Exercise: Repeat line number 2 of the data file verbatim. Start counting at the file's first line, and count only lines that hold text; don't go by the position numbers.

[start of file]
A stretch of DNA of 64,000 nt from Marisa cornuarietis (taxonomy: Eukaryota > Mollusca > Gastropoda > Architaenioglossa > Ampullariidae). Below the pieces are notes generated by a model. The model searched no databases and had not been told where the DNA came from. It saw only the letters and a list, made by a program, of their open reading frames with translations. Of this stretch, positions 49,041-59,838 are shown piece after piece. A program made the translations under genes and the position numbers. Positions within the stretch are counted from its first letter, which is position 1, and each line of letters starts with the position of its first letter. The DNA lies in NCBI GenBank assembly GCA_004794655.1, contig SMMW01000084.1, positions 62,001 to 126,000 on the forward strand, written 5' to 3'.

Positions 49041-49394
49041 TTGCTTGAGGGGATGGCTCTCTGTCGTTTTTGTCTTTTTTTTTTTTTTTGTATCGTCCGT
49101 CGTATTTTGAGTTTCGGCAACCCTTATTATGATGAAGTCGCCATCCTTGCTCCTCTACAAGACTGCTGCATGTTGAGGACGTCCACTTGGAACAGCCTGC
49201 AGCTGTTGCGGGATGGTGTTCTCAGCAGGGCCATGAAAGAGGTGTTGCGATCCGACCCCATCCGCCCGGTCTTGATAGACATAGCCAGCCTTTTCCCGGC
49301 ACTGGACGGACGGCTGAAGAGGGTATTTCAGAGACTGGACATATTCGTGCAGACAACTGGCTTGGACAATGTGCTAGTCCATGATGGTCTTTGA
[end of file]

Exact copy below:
Positions 49041-49394